By Maika Arnold
University of Cincinnati
The way we, as planners, have been planning our communities is making people sick and obese.
A public health official spoke to that issue on a session on healthy cities and urban design. I have noticed a trend during the conference on the focus on transit and sustainability.
Although there have been sessions on healthy cities, I’m wondering, is health a true concern of planners? And, if so, what are cities doing to make health a priority when new projects arise in a community?
In order to answer these questions, I will introduce some of the innovative ideas that I have heard about making cities healthier and vibrant to address the past planning mistakes that have not helped public health.
An interesting tool that I learned about and seems to be doing cutting edge analysis was developed in San Francisco. The “Healthy Development Measurement Tool” was created with a goal to support comprehensive and health initiatives. It was community driven and is used by responsive planning using a systematic method.
The Healthy City Vision incorporated in the HDMT has six objectives, which have four components: (1) Urban health and sustainability, (2) Development checklist, (3) Policy and design strategies, and (4) Evidence and Standards. An interesting aspect that planners can be involved with is the urban health and sustainability, which depends on maps to display data with over 100 indicators.
A community that has utilized the HDMT is Western SOMA in San Francisco. The project has been successful because of the unanimous support from all sides of the community: community members, the Health Department, Planning Commission, and Board of Advisors. They used full integration and utilized the development checklist in two stages. The design guidelines that they adopted from the Health Impact Assessment were that the area needed more public open space and noise control. The community took these guidelines and incorporated them into the design of the area, with an example being maintaining low-rise townhomes to support solar access.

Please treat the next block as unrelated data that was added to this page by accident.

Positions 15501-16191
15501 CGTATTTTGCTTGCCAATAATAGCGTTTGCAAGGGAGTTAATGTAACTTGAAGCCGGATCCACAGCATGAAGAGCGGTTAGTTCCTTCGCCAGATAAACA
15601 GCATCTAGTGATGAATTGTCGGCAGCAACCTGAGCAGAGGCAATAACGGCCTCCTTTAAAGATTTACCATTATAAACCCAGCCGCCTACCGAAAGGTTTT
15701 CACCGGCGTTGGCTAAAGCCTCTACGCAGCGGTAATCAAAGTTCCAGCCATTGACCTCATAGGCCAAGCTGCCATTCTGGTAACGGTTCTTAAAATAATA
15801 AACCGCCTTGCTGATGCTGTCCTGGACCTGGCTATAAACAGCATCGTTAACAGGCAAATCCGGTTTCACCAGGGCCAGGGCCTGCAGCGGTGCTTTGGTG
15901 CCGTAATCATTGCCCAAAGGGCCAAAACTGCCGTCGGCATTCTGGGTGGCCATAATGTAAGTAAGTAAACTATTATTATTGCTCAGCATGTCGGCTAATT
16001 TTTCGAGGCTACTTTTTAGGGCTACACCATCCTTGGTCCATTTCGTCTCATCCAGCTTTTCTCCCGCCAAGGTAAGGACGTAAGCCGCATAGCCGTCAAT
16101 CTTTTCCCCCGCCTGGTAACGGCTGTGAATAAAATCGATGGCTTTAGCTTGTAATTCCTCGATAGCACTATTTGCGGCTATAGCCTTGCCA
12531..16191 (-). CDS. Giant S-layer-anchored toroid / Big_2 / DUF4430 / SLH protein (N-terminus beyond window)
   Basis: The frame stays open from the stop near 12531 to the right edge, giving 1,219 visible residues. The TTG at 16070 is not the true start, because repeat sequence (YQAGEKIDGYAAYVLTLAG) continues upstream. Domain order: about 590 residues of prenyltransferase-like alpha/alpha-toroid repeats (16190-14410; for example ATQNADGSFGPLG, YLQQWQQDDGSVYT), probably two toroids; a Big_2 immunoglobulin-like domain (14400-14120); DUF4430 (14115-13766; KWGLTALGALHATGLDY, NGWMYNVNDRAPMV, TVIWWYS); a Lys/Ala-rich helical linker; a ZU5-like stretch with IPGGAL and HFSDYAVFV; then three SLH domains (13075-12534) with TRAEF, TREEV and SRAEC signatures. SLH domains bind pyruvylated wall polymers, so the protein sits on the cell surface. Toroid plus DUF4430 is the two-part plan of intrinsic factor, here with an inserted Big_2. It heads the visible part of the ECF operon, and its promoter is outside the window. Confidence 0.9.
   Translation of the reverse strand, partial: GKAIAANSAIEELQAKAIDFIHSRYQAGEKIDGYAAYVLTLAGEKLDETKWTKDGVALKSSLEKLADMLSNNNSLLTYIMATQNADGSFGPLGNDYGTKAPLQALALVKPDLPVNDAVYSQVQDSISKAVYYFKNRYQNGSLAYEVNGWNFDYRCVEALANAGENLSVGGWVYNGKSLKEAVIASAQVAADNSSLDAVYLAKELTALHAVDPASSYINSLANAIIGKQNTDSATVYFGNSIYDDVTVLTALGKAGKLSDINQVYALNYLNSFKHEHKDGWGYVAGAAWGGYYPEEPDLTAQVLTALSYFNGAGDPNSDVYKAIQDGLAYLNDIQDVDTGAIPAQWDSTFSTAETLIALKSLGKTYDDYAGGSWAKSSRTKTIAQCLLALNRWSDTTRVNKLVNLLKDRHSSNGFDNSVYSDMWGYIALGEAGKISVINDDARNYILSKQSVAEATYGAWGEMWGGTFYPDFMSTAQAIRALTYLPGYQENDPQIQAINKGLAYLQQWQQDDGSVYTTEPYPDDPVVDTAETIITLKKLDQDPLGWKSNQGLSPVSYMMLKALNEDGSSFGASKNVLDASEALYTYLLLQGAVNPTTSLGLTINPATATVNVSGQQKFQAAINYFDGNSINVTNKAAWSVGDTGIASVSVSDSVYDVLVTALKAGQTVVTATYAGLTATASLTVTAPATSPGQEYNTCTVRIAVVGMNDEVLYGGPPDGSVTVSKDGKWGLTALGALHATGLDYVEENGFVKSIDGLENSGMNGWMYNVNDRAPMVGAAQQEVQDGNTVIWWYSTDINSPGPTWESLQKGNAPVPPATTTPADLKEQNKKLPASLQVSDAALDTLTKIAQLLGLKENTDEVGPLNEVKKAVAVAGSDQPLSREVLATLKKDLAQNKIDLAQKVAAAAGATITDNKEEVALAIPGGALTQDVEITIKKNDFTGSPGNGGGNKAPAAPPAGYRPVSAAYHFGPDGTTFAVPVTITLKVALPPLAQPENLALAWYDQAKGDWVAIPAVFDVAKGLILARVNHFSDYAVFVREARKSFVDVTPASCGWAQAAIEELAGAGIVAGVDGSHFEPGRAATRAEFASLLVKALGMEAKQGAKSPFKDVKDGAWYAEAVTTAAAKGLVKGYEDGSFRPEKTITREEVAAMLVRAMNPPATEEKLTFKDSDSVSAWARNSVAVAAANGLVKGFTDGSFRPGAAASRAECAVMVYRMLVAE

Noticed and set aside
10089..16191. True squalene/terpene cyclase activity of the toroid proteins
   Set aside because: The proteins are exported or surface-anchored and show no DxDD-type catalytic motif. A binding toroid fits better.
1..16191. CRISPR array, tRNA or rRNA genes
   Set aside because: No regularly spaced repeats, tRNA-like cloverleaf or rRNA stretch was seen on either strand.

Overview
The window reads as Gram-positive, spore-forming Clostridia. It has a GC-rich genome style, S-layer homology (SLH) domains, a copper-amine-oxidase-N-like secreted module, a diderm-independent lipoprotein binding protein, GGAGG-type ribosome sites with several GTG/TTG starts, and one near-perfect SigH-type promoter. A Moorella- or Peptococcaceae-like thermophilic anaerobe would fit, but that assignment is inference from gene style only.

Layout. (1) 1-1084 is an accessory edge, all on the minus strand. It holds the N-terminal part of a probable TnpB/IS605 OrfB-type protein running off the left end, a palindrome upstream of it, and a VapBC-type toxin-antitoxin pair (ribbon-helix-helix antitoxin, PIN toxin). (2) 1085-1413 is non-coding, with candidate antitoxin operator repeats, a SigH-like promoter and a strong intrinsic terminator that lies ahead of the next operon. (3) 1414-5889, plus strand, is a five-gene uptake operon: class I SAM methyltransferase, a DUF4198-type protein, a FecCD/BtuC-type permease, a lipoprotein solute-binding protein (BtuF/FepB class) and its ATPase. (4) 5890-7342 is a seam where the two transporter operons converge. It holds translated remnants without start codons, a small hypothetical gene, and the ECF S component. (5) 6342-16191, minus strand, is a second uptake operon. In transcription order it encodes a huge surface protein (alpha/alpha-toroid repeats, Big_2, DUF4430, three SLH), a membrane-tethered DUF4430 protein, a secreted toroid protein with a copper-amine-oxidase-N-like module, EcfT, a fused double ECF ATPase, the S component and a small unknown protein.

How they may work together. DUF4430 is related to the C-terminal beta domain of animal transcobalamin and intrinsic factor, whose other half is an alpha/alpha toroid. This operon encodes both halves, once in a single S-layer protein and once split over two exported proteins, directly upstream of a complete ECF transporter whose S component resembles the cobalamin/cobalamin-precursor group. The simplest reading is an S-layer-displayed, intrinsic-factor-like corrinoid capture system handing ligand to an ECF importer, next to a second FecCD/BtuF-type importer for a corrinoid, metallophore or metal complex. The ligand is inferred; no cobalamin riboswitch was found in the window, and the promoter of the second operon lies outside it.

The lessons learned from the HDMT tool in San Francisco were that collaboration is key and that sometimes there is a hierarchy of decision -making. In the example of Western SOMA, planners and developers were not the only decision makers in the process. The process happened because there were various participants involved.
A session on multimodal transformations depicted different ways of which different areas of Los Angeles have been addressing health issues in terms of transit. The examples that were given of how improvements and transformations have been: complete streets networking, pedestrian TODs, streetscape plans, streets for people, adding open space, and implementing mobility policy. Although these issues deal with transit, the idea is to create more active communities in hopes that the use of the automobile is curbed so that cities are healthier.
Various communities and planners have shown innovative ways in which communities can implement design guidelines and policies to encourage a built environment that incorporates health.
Healthy cities are critical in looking towards the future if we are keeping the interest of the people who live in our communities at the forefront of our work. In order to do so, it is necessary to seek innovative ways to promote active lifestyles through our vibrant communities.
APA asked some of the students attending the conference in Los Angeles to blog about their experiences. This is one of those posts.
Image: Walking and biking in San Luis Obispo, California. Photo by Dan Burden; downloaded at the Pedestrian and Bicycle Information Center.
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Sumber: http://blogs.planning.org/conference/2012/04/16/do-healthy-cities-matter/#more-646, diakses tanggal 19 Maret 2013.